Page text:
Deep in a dungeon, John welcomes martyrdom, saying that his only regret is that he will have to leave Salome; he too asks God to reveal whether He has given John a divine mission or whether he is just a man after all. Salome joins him and John reassures her that death will enable them to be reunited in heaven. As John is taken away for execution, Salome is given a last-minute reprieve by Herod.
At a banquet, Herod, Herodias, Phanuel and Vitellius are celebrating Rome’s power: Salome enters and pleads for John’s life, telling everyone that it was John who comforted her when she was abandoned by her own mother. Herodias is moved and is about to tell Salome the truth when the executioner arrives with John’s severed head. Salome throws herself at Herodias determined to kill the woman who has brought about John’s death. Herodias begs for mercy and reveals that she is Salome’s mother: horrified, Salome stabs herself and dies.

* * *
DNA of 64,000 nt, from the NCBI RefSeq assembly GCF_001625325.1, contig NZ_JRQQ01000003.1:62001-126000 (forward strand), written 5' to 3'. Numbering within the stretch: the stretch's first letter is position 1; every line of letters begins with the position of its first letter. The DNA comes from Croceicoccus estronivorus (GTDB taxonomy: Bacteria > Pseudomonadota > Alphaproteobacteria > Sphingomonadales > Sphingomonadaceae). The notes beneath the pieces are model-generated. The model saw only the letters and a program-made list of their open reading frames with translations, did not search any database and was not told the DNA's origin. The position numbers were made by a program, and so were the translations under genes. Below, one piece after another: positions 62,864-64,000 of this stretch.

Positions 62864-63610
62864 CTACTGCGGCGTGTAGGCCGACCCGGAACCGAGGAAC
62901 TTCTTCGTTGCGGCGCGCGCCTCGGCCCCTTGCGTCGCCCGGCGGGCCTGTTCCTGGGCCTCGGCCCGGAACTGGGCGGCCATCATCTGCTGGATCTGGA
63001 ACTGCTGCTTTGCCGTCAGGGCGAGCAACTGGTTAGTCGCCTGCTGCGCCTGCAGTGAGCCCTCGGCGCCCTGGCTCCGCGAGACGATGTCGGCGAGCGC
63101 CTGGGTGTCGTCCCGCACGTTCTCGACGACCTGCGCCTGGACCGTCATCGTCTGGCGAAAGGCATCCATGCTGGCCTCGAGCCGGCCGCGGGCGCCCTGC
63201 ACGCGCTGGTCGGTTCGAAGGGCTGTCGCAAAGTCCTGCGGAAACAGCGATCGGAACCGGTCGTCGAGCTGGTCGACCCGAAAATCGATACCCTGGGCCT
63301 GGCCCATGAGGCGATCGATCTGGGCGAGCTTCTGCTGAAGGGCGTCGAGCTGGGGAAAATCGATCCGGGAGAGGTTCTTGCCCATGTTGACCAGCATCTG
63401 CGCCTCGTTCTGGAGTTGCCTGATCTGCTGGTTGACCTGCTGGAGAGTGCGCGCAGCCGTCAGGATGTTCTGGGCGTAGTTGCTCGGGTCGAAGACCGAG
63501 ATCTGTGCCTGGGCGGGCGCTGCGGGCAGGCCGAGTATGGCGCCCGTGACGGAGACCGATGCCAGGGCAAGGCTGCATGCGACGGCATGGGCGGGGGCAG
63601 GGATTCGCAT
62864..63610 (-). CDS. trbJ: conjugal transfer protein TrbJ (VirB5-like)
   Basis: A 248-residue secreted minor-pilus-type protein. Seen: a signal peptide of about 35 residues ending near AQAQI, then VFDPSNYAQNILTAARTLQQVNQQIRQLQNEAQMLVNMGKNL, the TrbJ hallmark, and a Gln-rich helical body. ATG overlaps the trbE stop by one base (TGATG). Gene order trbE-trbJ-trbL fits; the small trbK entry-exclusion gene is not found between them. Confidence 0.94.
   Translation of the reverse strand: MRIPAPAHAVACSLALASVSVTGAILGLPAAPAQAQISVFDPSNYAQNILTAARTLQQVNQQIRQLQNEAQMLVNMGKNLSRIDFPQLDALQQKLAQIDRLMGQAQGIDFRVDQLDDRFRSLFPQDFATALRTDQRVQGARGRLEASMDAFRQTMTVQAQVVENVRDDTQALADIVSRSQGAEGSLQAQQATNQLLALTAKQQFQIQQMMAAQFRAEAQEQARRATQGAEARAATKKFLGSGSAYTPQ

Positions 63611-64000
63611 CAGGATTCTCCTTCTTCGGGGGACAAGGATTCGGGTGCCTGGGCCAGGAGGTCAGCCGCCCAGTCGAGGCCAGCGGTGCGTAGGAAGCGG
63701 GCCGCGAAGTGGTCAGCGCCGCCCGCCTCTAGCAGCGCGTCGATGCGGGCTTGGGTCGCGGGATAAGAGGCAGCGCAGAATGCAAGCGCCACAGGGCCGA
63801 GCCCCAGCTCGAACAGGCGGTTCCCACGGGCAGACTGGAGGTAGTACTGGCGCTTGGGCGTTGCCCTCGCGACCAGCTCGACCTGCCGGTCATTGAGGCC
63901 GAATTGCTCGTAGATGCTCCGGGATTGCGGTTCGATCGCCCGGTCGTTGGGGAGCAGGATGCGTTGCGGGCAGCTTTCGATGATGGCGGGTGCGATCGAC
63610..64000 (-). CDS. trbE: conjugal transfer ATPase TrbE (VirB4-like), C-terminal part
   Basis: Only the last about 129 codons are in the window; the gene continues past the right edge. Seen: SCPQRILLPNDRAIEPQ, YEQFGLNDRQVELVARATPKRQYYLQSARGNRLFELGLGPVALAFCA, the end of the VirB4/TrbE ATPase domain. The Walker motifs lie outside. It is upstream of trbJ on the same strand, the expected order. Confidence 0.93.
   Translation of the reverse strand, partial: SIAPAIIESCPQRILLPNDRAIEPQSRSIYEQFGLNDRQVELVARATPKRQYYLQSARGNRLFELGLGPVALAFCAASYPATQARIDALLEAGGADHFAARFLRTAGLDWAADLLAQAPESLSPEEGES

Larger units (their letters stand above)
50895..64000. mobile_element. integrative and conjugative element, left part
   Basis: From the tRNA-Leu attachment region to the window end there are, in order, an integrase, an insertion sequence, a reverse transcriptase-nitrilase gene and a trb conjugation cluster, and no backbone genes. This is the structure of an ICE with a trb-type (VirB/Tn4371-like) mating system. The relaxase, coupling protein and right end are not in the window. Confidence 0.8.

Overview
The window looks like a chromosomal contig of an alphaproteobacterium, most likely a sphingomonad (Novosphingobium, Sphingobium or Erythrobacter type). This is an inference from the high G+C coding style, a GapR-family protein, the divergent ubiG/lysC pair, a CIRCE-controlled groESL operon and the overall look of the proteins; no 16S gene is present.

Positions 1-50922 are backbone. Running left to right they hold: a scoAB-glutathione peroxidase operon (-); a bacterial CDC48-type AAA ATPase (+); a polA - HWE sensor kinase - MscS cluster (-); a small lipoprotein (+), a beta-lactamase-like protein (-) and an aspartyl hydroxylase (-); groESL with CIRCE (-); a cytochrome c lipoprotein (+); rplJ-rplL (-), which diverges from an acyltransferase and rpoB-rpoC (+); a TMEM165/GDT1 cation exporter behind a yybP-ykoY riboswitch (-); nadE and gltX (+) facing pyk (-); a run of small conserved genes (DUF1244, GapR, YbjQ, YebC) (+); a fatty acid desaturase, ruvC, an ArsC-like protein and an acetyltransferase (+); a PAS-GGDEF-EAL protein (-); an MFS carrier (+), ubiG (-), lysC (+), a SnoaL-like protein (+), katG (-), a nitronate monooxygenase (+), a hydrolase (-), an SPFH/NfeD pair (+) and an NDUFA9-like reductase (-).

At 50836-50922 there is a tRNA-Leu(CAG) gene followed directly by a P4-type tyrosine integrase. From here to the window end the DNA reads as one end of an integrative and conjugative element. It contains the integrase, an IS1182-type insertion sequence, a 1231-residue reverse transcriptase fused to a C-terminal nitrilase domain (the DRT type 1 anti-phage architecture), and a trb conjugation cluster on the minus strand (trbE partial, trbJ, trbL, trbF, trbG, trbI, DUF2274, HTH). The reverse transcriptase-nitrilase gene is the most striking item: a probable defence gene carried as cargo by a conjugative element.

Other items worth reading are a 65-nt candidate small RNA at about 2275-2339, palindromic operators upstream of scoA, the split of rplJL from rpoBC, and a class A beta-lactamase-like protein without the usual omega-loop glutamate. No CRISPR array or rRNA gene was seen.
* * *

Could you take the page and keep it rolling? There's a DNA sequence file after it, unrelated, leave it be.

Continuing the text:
Other related OperaStory articles are on
- Massenet’s life and operas
- The librettists of Hérodiade, Milliet and Hartmann
- Gustave Flaubert and his contribution to opera
- The background to the writing of Hérodiade
- The strange and always overlooked contribution of the Italian librettist Angelo Zanardini to Massenet’s opera Hérodiade
- Other operas on the story of Salome and John the Baptist
- Places to visit related to Massenet, Flaubert and Herod
and many other aspects of the story
© Roger Witts 2008